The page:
It’s worth pointing out his .205 BABIP after the All-Star break, not to diminish his record-setting second half but to add context, perhaps, to how it was so exceptional. He also stranded 88.2 percent of runners on base.
The takeaways from the games where he seemed human: Hope his defense makes mistakes, hit homers, hope that for whatever reason (strike zone, command) he’s walking guys, get the leadoff man on base and hope he doesn’t throw his cutter very often. Not exactly a sound formula.
On one hand, getting his pitch count to more than 100 might help, as with any pitcher. He has a .246/.302/.298/.600 line after the 100th pitch of the game. But he allowed more than one run in seven of the 23 starts in which he threw 100 pitches and the .588 OPS allowed in pitches 1-25 isn’t far off. Four of the five teams above got to Arrieta early. His .617 OPS in the first inning is the highest of any inning. He has an .810 OPS allowed in any count without a strike, so perhaps trying to drive up his pitch count with patience isn’t the best option.
RHP Gerrit Cole (USA Today)
It took all 162 games, but it’s finally official: For the third year in a row, the National League wild-card game will be played at PNC Park. The Chicago Cubs and their ace Jake Arrieta will square off against the Pirates and their ace Gerrit Cole here Wednesday night.
So, here’s a stab at how the Pirates’ wild-card roster will shake out — it’ll officially be announced Wednesday morning. Scroll past the names for an explainer.
The ace, and the bullpen ...
1. Gerrit Cole — starting pitcher
2. Francisco Liriano — emergency starter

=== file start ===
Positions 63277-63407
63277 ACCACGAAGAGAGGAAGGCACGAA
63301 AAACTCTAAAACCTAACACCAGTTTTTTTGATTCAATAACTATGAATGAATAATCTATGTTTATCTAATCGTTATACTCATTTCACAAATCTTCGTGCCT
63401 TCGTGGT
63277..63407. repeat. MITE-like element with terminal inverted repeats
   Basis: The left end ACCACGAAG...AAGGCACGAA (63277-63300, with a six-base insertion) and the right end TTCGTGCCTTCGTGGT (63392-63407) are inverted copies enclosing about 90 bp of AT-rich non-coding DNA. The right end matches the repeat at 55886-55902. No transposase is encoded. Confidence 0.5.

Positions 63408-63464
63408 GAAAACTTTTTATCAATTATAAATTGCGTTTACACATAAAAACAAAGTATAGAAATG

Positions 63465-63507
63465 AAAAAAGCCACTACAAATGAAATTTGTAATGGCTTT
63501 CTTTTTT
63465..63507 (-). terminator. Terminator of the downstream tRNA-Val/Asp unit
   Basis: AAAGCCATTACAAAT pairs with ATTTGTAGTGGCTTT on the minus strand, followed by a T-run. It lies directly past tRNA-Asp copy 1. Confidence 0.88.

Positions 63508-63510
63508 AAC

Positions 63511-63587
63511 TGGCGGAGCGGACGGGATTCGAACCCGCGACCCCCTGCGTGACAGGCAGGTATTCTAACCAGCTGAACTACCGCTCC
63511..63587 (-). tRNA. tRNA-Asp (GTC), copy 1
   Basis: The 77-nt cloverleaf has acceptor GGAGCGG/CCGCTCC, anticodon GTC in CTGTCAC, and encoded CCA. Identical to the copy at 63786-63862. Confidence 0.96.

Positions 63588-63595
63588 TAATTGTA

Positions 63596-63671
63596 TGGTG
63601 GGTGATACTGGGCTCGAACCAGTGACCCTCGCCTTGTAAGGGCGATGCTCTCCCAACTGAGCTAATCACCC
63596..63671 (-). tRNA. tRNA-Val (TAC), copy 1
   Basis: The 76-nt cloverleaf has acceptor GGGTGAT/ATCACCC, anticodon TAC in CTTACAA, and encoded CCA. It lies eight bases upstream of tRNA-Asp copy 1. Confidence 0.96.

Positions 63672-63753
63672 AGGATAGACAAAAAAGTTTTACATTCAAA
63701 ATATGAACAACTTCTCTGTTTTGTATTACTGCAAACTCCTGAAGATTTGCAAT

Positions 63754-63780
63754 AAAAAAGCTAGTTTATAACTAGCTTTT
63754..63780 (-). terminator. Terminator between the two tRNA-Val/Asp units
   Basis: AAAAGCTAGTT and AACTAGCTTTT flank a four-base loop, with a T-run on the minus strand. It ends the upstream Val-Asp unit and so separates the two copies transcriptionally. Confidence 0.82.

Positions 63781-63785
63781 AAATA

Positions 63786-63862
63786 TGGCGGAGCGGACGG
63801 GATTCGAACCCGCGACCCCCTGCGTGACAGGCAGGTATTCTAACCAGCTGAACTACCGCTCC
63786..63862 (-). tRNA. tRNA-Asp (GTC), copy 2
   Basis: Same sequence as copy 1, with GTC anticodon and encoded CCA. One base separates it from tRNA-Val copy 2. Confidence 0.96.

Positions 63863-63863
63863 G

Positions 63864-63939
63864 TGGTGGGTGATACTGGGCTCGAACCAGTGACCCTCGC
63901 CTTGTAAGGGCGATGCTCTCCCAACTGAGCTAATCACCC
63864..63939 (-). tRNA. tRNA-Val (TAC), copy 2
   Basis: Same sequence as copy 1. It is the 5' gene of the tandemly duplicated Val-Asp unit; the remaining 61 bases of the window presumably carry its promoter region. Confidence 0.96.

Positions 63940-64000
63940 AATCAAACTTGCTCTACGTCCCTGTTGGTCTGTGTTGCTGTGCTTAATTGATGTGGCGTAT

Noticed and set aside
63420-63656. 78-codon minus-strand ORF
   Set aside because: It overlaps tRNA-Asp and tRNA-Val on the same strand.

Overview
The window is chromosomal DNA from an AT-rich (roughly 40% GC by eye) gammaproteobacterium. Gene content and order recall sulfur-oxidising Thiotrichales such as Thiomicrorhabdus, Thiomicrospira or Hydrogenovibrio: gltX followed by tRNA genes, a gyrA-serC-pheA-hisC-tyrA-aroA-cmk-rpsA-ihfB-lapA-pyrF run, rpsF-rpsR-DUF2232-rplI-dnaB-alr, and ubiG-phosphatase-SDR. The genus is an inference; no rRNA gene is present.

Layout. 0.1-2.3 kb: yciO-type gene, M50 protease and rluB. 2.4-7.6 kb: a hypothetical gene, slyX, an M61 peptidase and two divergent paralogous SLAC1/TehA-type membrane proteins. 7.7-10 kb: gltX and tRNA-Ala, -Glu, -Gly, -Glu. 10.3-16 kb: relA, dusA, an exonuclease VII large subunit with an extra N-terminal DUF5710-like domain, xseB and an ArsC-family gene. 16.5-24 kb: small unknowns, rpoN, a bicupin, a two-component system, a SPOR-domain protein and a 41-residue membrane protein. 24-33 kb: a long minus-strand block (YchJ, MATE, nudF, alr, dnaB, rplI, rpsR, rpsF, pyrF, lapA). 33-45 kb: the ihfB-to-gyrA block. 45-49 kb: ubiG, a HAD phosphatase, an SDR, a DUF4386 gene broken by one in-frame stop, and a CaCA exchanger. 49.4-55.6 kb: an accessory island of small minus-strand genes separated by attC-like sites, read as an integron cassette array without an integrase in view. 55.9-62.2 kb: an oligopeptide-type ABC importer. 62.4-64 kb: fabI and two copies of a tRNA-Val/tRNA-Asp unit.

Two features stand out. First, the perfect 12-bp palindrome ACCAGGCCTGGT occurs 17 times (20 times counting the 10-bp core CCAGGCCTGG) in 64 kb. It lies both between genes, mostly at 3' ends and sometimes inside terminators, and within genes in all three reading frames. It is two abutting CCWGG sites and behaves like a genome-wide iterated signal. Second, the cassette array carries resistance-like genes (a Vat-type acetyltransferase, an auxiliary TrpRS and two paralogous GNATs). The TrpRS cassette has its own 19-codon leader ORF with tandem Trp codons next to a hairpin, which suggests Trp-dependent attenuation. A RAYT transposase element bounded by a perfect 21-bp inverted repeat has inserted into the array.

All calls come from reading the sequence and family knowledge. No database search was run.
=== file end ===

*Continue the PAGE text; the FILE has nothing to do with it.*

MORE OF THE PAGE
3. Joe Blanton — long reliever
4. Antonio Bastardo — lefty middle reliever
5. Arquimedes Caminero — righty middle reliever
6. Jared Hughes — righty middle reliever
7. Joakim Soria — righty late reliever
8. Tony Watson — lefty late reliever
9. Mark Melancon — closer
On the field ...
10. Francisco Cervelli — starting catcher
11. Pedro Alvarez — starting first baseman
12. Neil Walker — starting second baseman
13. Aramis Ramirez — starting third baseman
14. Jordy Mercer — starting shortstop
15. Starling Marte — starting left fielder
16. Andrew McCutchen — starting center fielder
17. Gregory Polanco — starting right fielder
Off the bench ...
18. Josh Harrison — backup IF/OF
19. Sean Rodriguez — backup 1B/OF
20. Michael Morse — backup first baseman
21. Travis Snider — backup outfielder
22. Chris Stewart — backup catcher
23. Elias Diaz — third-string catcher
24. Pedro Florimon — pinch-runner
25. Keon Broxton — pinch-runner
• Who is eligible? Anybody who was on the 40-man roster as of Aug. 31. Otherwise, a player can be added later as an injury replacement. If I’m not mistaken, all players currently on the Pirates would be eligible, since the few that were not on the 40-man on Aug. 31 could be injury replacements for Casey Sadler, Deolis Guerra and Jung Ho Kang, all of whom went on the 60-day disabled list this month.
• Pitching staff construction: The past two seasons, the Pirates have dressed nine pitchers for the wild-card game. In 2013, Liriano started and Cole was the emergency backup. In 2014, Edinson Volquez started and starters Jeff Locke and Vance Worley both dressed as backups — both potential long-relief options, and Locke in particular because the San Francisco Giants had a lefty-heavy lineup. Since Liriano would be on regular rest Wednesday, the Pirates could have him ready in case something disastrous happens to Cole. The emergency starter is the least likely player to play in this game. Well, he or the third-string catcher.
• Pitchers left out: Locke, Worley and Bobby LaFromboise. LaFromboise was on the wild-card roster last season and could realistically be on it again should the Pirates decide to drop a pinch-runner and add a 10th pitcher. Why? Because the Cubs have two left-handed sluggers in Anthony Rizzo and Kyle Schwarber. Still, I’m not sure you need a third lefty reliever out of the ‘pen here.
• Rest of roster construction: We can argue over the lineup later. What’s important here is the makeup of the bench — the guys Clint Hurdle can go to as bench bats, gloves or wheels late in a close game. Hurdle has dressed three catchers for the past two wild-cards, and he indicated the other day that this season likely will be no different. Harrison, Rodriguez and Morse are locks. Snider has plenty of big-league experience, can play two outfield positions and is a left-handed bat off the bench. Florimon and Broxton are this team’s burners. Maybe you get only one of them. That brings us to …